Evaluation and Distance Education


After developing and implementing several eLearning solutions in my workplace we are now at a point where we want to take some time to analyse the effectiveness of the training. To do this, we decided to develop a progress report to the stakeholders to gather the results from the course survey and insights on course participation, engagement, issues found, and next steps to conduct the training to a completion or closure process.

Remember that the idea for some of the courses is to have a refresher module later on, or to get to a closure so we can measure if the learning solution was effective and allowed us to achieve the learning objectives identified at the beginning of the consultation process with the stakeholders.

This evaluation phase is relevant because it will bring critical information about how learners perceived the learning tool and how we can improve future projects. From this evaluation, we can get valuable information that will create the design criteria for the next eLearning solutions. So it is important to have an organised approach to collate the data and get the best possible information for our own learning as instructional designers.

An organised and practical approach to do program evaluations in the corporate sector is to use Kirkpatrick’s levels of evaluation (Simonson, 2008). I have prepared the table below to summarise Kirkpatrick’s evaluation model and I have added levels 5 and 6 to adapt it more to my work. This tool helps me in understanding the instruments that can be used to gather data on each level.



Training Evaluation
 Level of Evaluation  Instruments to Gather Data
 Level 1 – Reactions or Learner Satisfaction

(How users perceive the module, what did they like or not about the training? This can be measured with the course survey)

Survey with questions to identify what people like and didn’t like about the training module, questions to determine how learners perceived the training.Examples:

Rating type of questions (Strongly disagree, disagree, neutral, agree, strongly agree):

  • The information in the module is relevant.
  • The presentation of the module was engaging.
  • Overall, I liked the module (content, layout, interactivity, presentation).

How likely are you to use the information of the course?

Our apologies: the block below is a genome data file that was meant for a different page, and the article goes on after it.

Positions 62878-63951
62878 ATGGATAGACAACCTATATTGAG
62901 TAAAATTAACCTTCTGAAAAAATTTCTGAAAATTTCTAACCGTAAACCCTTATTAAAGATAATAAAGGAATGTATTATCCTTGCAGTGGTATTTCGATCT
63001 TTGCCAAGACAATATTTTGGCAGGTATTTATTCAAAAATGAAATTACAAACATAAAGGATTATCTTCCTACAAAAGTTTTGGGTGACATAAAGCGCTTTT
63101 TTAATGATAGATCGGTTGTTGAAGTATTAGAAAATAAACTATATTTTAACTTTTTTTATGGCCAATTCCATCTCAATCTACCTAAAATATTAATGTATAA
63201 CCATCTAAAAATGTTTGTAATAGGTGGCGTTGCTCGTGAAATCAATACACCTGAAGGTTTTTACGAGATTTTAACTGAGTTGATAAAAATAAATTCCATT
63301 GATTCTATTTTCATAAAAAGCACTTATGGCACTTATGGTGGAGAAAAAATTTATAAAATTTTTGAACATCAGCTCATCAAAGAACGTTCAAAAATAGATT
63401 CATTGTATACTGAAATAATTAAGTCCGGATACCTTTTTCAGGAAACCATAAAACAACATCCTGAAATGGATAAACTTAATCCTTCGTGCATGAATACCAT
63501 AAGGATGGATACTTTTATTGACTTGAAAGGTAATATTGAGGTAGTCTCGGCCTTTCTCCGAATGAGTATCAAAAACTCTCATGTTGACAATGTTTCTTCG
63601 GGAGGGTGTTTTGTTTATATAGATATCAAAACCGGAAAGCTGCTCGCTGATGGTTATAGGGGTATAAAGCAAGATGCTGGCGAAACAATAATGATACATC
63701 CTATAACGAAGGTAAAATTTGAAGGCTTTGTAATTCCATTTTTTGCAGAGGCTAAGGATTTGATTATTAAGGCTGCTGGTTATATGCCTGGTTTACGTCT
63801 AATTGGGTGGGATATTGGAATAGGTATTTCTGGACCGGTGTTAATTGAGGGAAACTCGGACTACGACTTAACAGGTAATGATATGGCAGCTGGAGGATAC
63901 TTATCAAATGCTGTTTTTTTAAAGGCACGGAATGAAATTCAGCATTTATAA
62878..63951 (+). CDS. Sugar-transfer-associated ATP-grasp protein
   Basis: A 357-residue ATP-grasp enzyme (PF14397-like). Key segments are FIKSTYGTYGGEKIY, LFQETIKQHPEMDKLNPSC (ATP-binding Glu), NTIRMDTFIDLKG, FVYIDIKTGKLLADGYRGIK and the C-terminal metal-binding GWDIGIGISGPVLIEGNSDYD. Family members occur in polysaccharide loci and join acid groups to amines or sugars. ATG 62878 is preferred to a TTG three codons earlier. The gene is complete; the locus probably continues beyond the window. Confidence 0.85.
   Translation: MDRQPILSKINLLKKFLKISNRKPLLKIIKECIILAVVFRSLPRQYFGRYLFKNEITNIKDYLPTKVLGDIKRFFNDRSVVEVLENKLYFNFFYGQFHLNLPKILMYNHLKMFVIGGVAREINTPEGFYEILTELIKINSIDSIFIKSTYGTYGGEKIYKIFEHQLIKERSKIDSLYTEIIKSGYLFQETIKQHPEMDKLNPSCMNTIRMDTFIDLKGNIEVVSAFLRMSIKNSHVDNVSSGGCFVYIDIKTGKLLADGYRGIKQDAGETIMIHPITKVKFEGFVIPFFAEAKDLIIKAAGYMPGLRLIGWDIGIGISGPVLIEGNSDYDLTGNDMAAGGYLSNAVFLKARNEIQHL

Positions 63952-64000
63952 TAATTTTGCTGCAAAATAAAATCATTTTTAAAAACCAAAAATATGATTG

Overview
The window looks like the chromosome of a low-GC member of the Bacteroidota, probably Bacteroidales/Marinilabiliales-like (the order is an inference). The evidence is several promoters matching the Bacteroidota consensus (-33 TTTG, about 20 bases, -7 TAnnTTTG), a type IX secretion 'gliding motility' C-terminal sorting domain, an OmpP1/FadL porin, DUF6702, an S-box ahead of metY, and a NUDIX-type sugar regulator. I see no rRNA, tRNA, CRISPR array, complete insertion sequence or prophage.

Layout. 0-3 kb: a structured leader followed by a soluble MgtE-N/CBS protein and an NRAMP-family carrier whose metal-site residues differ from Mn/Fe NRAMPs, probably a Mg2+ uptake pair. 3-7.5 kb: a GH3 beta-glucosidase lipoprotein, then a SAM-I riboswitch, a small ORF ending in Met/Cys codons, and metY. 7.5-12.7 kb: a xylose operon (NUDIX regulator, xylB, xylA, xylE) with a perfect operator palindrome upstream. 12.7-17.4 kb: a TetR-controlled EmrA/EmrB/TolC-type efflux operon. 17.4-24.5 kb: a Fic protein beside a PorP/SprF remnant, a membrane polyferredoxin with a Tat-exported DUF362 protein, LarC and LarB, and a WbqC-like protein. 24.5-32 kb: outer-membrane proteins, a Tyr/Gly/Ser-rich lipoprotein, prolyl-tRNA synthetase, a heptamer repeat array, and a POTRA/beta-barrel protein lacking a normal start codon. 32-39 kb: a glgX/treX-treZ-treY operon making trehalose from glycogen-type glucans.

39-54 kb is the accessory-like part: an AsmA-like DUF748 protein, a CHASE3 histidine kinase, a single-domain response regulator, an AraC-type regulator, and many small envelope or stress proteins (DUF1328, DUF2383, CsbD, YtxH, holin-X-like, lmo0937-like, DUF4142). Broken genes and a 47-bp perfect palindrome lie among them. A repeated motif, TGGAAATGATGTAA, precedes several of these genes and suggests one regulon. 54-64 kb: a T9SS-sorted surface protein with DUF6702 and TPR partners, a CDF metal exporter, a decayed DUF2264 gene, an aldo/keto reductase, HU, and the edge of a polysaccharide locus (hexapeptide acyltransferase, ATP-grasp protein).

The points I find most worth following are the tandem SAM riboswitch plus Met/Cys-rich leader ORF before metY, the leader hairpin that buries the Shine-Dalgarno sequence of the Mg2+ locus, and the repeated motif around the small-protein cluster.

How likely are you to share the information of the course?

What did you enjoy most and least about the module?

What would you change (add, remove, improve) in the module?

Would you like to add any other comment?

 Level 2 – Learning

(Have learners advanced in skills, knowledge or attitude? This can be measured with case scenarios, quizzes, completion rate, post-test scenario with questions in a refresher type of training, check if learning objectives defined during consulting process were achieved)

  • Case scenarios with multiple-choice questions.
  • Quizzes.
  • Pre-tests.
  • Post-tests.
  • Completion rate of the course.

Check if learning objectives were achieved.

Level 3 – Transfer or Application of Knowledge

(Are learners using the knowledge in the workplace? )

Are learners:

  • Using the policies?
  • Visiting the intranet?
  • Having discussions about the topic discussed in the training?
  • Following procedures, skills, knowledge and attitudes explained in the training?
Level 4 – Results / Impact of Training on the Organisation

(This is the direct and indirect impact of training on the success of the organisation. This can be measured with the business KPIs, comparing results of pre-test and post-test. Impact most be measurable)

  • Pre-tests.
  • Post-tests.
  • Measuring business KPIs and how the training helped achieve those KPIs.
Level 5 – Usability, Technical issues, Accessibility

(This can be measured with the course survey)

Survey about content, layout, interactivity, presentation, length of course, resources, etc.
 Level 6 – Return on Investment (ROI)
  1. This is measured collecting data from level 4.
  2. Can we convert result of training into monetary value? How much was the saving, or process improvement translated into a monetary value, etc.
  3. Determine cost of training (developing time/cost, time users spent doing training).
  4. Calculate ROI by comparing the monetary benefits to the costs.




Simonson, M. (2007). Evaluation and distance education, five steps. The quarterly review of distance education, Vol 8(3). Retrieved from Kirkpatrick – Evaluation and Distance Education.

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